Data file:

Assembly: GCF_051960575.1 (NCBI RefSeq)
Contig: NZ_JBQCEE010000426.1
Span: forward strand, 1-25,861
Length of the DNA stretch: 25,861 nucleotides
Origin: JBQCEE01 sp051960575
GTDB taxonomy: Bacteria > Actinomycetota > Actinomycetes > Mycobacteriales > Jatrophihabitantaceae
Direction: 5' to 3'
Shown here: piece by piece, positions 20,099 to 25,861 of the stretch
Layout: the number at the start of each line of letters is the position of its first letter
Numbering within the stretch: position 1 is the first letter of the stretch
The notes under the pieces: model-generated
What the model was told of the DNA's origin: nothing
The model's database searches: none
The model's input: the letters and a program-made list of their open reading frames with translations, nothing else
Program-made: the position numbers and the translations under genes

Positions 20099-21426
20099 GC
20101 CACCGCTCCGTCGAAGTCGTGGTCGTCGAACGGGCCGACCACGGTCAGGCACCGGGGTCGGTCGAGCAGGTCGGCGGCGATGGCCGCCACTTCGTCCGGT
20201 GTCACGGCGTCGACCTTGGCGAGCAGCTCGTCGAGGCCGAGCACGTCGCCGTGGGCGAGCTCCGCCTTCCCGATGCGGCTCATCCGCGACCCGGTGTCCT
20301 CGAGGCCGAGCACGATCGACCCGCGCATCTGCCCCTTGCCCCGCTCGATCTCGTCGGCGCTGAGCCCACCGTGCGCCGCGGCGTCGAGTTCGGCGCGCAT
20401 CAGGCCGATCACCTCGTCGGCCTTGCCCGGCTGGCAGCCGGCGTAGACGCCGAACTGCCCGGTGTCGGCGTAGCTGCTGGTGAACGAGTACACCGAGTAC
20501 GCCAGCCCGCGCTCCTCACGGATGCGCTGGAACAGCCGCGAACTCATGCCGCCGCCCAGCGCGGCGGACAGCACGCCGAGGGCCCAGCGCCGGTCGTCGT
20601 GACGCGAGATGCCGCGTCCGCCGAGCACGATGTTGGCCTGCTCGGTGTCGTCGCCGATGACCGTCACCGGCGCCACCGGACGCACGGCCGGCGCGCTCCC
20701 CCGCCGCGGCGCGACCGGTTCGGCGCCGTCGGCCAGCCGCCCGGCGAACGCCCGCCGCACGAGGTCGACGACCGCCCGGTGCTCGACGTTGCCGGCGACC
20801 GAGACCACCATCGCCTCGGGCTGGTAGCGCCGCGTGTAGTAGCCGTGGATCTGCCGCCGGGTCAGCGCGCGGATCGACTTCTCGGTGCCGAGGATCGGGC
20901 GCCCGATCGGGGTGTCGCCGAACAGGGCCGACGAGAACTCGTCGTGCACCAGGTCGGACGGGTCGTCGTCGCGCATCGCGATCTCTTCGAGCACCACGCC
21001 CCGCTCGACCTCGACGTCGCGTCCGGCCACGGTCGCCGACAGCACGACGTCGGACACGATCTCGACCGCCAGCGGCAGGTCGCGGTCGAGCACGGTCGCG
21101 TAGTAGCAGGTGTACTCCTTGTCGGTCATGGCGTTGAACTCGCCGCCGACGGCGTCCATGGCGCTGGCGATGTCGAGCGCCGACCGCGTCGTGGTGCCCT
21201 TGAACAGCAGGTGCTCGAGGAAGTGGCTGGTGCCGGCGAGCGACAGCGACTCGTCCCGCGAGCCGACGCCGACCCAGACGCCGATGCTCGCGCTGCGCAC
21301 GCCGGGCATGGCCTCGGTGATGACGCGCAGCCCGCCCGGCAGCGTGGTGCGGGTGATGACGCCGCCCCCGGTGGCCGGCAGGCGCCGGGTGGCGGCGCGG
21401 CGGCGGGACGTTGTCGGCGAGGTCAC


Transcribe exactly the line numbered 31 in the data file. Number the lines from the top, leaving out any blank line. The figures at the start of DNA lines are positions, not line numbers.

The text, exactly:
21401 CGGCGGGACGTTGTCGGCGAGGTCAC